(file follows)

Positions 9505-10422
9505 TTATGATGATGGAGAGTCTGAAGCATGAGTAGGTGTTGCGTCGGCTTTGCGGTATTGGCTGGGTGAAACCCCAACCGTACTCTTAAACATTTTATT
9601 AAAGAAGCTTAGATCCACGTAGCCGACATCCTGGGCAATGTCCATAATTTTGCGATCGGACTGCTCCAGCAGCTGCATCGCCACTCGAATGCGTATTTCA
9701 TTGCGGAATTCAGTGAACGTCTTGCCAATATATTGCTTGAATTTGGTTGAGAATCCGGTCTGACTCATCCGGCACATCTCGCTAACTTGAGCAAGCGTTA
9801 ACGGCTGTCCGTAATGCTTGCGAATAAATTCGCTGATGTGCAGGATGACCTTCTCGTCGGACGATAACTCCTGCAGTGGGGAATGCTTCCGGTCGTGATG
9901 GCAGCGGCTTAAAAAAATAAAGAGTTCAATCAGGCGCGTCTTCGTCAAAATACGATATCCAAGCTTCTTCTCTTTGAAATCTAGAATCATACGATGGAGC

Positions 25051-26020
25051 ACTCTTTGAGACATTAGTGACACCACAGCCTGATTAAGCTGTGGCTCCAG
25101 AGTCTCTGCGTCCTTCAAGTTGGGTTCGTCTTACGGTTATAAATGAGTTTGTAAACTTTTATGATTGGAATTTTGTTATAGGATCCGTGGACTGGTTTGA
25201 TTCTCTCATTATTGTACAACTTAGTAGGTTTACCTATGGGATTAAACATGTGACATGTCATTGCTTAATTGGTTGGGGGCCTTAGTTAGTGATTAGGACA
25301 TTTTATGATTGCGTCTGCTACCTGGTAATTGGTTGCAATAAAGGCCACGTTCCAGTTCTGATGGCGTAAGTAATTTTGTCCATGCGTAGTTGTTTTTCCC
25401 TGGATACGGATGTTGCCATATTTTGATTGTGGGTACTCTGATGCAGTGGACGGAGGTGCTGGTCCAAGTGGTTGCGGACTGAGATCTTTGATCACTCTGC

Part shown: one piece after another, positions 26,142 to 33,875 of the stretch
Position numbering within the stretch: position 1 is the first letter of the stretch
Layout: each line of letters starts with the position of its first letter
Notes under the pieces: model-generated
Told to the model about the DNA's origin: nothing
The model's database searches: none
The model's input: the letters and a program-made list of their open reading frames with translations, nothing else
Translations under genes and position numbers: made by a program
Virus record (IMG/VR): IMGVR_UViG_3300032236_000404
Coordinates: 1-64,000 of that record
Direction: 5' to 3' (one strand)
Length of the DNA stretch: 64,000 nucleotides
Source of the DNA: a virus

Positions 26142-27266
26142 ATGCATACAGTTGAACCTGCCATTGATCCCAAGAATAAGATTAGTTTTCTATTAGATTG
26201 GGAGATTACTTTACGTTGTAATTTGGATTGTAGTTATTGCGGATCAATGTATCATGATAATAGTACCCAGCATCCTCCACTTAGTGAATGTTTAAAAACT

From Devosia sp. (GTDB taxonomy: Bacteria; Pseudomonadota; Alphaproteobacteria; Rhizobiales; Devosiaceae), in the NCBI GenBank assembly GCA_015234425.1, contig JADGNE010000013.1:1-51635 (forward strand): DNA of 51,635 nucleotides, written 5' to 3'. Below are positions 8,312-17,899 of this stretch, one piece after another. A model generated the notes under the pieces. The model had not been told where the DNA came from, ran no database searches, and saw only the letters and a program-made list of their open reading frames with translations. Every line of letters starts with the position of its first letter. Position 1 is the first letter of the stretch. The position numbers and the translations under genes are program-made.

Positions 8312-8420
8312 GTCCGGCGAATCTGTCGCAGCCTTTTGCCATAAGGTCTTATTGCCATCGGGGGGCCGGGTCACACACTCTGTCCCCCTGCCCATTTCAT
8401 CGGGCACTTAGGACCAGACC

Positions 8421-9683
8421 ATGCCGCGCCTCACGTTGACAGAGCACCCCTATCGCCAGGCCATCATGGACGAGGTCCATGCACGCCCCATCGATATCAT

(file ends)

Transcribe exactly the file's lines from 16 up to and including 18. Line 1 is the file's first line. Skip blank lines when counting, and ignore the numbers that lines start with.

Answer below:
Notes under the pieces: model-generated
Told to the model about the DNA's origin: nothing
The model's database searches: none